The project was exhibited in October 2020 as the culmination of my residency with CCNY/Baxter St. With Chinatown as the backdrop outside the gallery window and in the political and emotional context of 2020, the conversations we had with visitors were profound.  In addition to our ideas around gender abolition, collaboration, astrology, and camp aesthetics, we found connection around  the importance of place and space for artists and queer communities — in particular as artists and other underrecognized cultural producers are having to leave the city due to loss of income and no rent relief. Having these conversations in front of the photographs of a trans/genderqueer figure shimmering with glitter and taking up metaphorical and literal space contributed to the sense of hope that we set-out to create. 

Venus
2020
Archival Pigment Print
48 x 32 in.
Photo: Lorenzo Triburgo and Sarah Van Dyck

Mars
2020
Archival Pigment Print
48 x 32 in.
Photo: Lorenzo Triburgo and Sarah Van Dyck

In your piece, Monumental Resistance: Stonewall your genderqueer body assumes a powerful stance while photographed exposed amidst a crowd of onlookers. As debates about monuments remain ongoing, what did you learn about monuments and their audiences in the process of creating your work?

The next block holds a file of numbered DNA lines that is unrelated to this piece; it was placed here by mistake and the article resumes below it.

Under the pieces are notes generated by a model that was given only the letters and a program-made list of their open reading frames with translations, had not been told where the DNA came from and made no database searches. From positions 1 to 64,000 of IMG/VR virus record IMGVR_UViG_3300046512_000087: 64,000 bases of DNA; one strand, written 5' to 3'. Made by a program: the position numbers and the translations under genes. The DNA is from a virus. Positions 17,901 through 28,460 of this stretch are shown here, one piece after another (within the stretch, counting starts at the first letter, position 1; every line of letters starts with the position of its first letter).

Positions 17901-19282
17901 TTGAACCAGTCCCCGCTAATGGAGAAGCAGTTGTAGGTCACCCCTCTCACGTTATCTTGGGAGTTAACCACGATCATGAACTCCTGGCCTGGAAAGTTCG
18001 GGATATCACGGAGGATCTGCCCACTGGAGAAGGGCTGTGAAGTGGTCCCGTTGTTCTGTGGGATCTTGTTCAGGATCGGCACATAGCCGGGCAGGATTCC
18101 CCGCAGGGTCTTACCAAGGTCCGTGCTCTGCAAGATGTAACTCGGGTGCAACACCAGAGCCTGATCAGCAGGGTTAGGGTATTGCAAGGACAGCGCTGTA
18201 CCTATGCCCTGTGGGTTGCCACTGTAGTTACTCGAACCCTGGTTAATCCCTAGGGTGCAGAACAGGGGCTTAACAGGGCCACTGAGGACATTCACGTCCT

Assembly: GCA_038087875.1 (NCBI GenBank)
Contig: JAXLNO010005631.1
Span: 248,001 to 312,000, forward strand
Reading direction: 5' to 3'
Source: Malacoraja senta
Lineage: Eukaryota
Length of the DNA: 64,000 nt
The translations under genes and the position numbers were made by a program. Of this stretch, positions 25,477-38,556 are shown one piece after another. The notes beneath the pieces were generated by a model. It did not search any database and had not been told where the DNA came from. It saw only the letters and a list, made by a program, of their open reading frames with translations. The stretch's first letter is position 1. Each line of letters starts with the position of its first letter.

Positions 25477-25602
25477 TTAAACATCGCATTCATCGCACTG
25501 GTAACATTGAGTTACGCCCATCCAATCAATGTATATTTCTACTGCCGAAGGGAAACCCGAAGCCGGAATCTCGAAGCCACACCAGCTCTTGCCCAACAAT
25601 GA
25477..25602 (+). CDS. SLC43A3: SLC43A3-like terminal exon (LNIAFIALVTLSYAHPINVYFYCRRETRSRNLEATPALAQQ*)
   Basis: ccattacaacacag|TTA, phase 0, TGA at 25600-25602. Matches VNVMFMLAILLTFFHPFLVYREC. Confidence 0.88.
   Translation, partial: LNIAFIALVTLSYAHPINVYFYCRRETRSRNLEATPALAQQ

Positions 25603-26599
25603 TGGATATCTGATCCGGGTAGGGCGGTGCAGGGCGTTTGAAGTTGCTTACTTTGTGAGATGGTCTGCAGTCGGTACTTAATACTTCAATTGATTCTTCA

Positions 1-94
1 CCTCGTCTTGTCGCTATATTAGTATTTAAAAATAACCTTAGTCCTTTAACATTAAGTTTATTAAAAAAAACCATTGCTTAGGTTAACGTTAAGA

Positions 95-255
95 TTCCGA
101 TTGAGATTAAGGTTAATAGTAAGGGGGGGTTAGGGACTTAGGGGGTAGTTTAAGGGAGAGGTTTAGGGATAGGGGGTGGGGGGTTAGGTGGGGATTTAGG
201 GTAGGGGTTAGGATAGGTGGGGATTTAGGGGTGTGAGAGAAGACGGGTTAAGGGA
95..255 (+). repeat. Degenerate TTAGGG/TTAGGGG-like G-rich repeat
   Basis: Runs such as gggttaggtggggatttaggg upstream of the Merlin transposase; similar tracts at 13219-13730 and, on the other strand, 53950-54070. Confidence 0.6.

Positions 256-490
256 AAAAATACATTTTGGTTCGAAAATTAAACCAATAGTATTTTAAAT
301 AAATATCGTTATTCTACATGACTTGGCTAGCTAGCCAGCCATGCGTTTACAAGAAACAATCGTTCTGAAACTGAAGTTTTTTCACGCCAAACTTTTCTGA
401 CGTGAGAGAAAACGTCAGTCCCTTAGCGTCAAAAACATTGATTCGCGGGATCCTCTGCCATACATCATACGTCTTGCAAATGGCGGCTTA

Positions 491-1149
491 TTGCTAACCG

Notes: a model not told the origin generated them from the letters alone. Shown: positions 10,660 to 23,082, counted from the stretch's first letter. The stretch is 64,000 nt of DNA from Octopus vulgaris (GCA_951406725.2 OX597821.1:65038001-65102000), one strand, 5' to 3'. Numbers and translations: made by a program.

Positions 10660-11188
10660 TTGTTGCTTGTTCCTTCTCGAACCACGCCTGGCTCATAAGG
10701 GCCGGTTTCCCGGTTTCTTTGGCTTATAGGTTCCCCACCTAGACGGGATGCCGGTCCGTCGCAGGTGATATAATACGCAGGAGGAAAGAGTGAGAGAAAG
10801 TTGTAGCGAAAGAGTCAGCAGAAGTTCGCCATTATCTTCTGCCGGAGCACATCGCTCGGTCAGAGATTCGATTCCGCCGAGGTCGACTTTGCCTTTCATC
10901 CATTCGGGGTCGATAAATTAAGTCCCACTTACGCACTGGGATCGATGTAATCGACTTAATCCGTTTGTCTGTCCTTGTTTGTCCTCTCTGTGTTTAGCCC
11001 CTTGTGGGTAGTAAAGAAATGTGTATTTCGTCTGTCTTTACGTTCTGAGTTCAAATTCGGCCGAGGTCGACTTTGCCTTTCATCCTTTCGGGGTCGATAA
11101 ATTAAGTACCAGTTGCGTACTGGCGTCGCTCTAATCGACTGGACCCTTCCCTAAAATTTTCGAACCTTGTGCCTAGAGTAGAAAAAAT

During NYC Pride 2018 my partner and creative collaborator Sarah Van Dyck and I created over 3500 photographs in 15-second increments as I stood in place in front of the Stonewall Inn for 24 hours - midnight Friday night to midnight Saturday night.

 

As the current administration wields attacks on humanity, artists and activists are giving everything they’ve got to combat and bar #hewhoshallnotbenamed from succeeding. This results in what has been dubbed “resistance fatigue” -- the fatigue of being at 110%, constantly vigilant for days, weeks, months and now years on end.